Employer groups are adamant Australia’s current industrial relations regime is in need of an overhaul.

Submissions to the Productivity Commission’s current inquiry into the workplace relations framework offer a comprehensive wish-list of changes to bargaining rules, industrial action protections, unfair dismissal laws, and penalty rates, among other issues.

The Victorian Employers Chamber of Commerce and Industry (VECCI) says the existing enterprise bargaining framework is “not balanced” and “not effective” in delivering reasonable conditions for business.

“Our members are reporting a number of significant problems with a system containing little consideration for employers’ needs and challenges in difficult economic circumstances,” it says.

This comes in part from the “overly prescriptive and confusing” procedural requirements the Fair Work Actdemands before enterprise agreements can be approved.

“The current operation of ‘union-only Greenfields agreements’ is (also) resulting in cost blowouts and delays to projects, and results in an unbalanced negotiating advantage to unions,” the VECCI says.

Port operator Qube sees a need to redefine the “good faith bargaining” that both unions and employers are required to conduct.

“Negotiations during workplace bargaining are often frustrated and fuelled by adversarial and acrimonious approaches that verge on abusive and bullying conduct,” the company says.

“The process becomes unworkable without access to an independent arbitrator.”

It suggests amendments to the Fair Work Act to state explicitly that bargaining should only cover matters pertaining to the employment relationship, and that parties do not have to respond to any other proposals.

Private transport operator Linfox is keen to remove right of entry provisions from the statutes. It says employees do not have difficulties contacting their union, and the right for union officials to meet face-to-face with their members is one of convenience, not necessity.

“This section (of the Act) confers no direct benefit to employees,” the Linfox submission states.

“To the extent that an employee derives any benefit, it is the indirect benefit of having convenient access to union officials at the workplace.”

The company goes on to explain how right of entry provisions allowed a business-sapping union membership drive to take place over two months at its dry goods storage and distribution facility in Truganina, west Melbourne.

Asciano highlights the severe costs that industrial action has had on its business, noting also that strikes and lockouts also damage the trust and working relationship between employee and employer.

“Revenue growth within Asicano’s terminals and logistics business for the financial year ended 30 June 2012 was impacted by the cost of industrial disputes at the revenue line of $11.3 million,” the company says.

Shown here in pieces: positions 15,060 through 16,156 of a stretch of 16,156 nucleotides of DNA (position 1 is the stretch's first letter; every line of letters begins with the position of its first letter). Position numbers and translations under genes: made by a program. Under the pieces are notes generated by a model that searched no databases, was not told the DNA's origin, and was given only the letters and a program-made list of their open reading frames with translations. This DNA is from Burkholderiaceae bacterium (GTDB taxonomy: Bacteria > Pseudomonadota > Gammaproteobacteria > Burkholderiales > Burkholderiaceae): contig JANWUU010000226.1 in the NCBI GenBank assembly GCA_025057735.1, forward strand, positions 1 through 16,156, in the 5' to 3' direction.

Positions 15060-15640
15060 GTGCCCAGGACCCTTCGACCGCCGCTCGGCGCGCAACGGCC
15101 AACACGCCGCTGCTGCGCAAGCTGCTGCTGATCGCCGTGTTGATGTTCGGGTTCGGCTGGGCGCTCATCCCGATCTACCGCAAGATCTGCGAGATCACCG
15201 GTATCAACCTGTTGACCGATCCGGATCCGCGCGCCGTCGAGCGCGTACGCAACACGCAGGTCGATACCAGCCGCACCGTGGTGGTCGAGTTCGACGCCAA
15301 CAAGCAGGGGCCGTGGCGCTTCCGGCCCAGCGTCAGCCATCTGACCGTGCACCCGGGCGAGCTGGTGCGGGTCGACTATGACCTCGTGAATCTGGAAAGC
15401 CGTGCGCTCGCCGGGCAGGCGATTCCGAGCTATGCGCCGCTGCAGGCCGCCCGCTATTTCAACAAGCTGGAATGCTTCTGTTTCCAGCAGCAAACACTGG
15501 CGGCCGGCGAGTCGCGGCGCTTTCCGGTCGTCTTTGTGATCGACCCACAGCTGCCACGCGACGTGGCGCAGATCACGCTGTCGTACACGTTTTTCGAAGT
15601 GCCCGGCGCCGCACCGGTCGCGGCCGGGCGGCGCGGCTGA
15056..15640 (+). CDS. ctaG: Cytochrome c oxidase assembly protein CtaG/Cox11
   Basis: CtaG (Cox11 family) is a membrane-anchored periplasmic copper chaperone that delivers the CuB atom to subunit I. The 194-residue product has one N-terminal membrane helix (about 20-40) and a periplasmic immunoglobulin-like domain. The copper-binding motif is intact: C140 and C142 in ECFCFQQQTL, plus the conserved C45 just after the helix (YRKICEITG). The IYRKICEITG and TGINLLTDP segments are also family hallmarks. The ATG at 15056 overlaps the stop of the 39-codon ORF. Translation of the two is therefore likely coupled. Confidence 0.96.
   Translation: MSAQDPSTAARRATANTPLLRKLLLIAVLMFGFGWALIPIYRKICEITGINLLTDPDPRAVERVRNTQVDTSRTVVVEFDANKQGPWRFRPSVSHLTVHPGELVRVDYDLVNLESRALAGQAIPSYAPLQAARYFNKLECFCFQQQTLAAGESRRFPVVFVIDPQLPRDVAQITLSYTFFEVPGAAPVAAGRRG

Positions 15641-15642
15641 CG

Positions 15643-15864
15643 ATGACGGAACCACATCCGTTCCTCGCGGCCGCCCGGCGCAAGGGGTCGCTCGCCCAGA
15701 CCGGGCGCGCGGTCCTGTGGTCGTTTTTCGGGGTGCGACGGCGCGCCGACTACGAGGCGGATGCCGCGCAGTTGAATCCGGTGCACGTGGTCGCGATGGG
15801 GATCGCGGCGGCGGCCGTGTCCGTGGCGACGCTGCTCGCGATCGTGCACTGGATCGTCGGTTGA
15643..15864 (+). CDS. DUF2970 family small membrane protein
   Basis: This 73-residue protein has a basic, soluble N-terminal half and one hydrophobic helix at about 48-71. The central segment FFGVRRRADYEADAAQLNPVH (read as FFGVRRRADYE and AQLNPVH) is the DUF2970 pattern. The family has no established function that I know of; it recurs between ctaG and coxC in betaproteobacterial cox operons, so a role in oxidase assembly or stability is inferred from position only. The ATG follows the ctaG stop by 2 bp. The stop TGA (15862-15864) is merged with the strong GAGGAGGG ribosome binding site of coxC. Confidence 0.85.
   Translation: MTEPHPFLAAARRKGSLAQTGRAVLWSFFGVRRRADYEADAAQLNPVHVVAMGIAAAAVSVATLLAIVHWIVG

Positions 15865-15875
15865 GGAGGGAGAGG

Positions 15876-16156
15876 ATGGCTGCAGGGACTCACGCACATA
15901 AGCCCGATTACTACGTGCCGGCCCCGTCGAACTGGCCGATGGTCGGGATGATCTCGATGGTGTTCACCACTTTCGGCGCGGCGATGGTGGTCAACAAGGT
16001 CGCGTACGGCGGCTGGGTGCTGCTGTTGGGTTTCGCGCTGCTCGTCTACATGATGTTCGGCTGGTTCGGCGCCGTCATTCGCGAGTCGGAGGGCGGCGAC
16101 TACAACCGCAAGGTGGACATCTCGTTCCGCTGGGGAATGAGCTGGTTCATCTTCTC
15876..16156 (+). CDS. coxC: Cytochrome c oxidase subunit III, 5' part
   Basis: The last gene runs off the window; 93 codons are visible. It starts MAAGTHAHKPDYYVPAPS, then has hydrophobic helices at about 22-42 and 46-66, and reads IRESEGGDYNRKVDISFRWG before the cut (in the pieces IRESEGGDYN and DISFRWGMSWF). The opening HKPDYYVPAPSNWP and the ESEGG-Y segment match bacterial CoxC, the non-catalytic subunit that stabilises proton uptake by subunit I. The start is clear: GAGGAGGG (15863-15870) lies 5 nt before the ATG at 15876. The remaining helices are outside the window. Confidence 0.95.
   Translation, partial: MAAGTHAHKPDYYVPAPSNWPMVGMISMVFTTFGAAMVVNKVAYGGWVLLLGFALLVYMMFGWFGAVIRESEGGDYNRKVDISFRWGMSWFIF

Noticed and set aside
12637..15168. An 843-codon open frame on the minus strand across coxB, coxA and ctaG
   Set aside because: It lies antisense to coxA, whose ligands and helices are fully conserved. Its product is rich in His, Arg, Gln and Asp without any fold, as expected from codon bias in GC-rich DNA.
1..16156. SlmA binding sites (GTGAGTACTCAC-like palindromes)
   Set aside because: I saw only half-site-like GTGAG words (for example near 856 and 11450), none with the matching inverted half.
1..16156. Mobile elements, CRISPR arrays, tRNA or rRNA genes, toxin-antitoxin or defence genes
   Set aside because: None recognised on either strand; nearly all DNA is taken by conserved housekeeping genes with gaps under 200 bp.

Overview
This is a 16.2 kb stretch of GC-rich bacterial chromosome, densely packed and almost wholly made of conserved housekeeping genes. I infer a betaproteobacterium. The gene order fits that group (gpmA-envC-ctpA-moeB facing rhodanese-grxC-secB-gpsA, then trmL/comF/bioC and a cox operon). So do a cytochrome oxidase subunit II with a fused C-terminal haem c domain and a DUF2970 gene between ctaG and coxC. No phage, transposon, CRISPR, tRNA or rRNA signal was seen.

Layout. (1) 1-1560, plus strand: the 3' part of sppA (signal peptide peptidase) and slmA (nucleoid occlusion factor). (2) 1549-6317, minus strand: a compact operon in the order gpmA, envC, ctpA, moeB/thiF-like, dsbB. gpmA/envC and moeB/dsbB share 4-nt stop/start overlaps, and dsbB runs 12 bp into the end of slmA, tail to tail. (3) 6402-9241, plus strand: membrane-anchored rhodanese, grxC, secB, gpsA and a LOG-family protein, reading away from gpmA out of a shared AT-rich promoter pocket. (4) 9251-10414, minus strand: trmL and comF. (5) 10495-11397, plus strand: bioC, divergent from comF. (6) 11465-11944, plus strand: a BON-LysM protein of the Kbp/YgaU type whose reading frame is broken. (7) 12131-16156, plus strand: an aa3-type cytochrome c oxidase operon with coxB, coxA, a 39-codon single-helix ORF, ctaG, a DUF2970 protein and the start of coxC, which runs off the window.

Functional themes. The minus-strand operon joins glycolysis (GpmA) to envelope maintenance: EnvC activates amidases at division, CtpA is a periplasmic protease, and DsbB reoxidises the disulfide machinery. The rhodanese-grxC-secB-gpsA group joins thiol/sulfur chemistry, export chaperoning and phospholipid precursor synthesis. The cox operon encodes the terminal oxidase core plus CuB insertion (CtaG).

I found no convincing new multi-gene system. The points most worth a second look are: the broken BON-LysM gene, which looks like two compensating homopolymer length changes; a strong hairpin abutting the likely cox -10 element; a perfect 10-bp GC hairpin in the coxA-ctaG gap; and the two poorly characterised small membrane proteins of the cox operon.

“The costs both to employees and employers of industrial action can have an effect that is the opposite of forcing progress in negotiations and can operate as a wedge driving parties further apart.”

Asciano suggests a raft of improvements to the existing arrangements for industrial action. In particular, it says the Fair Work Commission should have more discretion in ordering ballots for protected industrial actions and denying actions based on excessive demands.

Unions should also be required to provide detailed substantiations of planned industrial actions, the company says.

The Maritime Union of Australia (MUA) produced a highly critical submission to the Productivity Commission’s inquiry, effectively dismissing the political context for the investigation.

“The MUA sees proposals to change the existing workplace relations system when they are promoted by economically-rationalist policy makers as dangerous,” the union summarises.

“To date, increased concentrations of wealth, a lack of action about unemployment, increased insecure work, and a decrease in legal rights are the overarching components of increased productivity when measured from economic rationalist perspectives.”

The MUA says there are safety concerns in the stevedoring and offshore oil and gas sectors, and warns against shortcuts to effective systems and processes.

“It is a well-known fact that the work intensification that is often associated with efforts to improve ‘productivity’ can lead to increased fatality and injury levels, and higher levels of stress in workers,” the union says.

It urged the commission to take an “evidence-based” approach to its recommendations, and “to treat the vested interests of some businesses and their ideological views with great caution”.

The Productivity Commission inquiry has received over 140 submissions from individuals, businesses, unions, non-government organisations and businesses since publishing its issues papers in January.

It is expected to produce the first draft report for the inquiry in July this year.

Extracted in full from Australasian Transport News.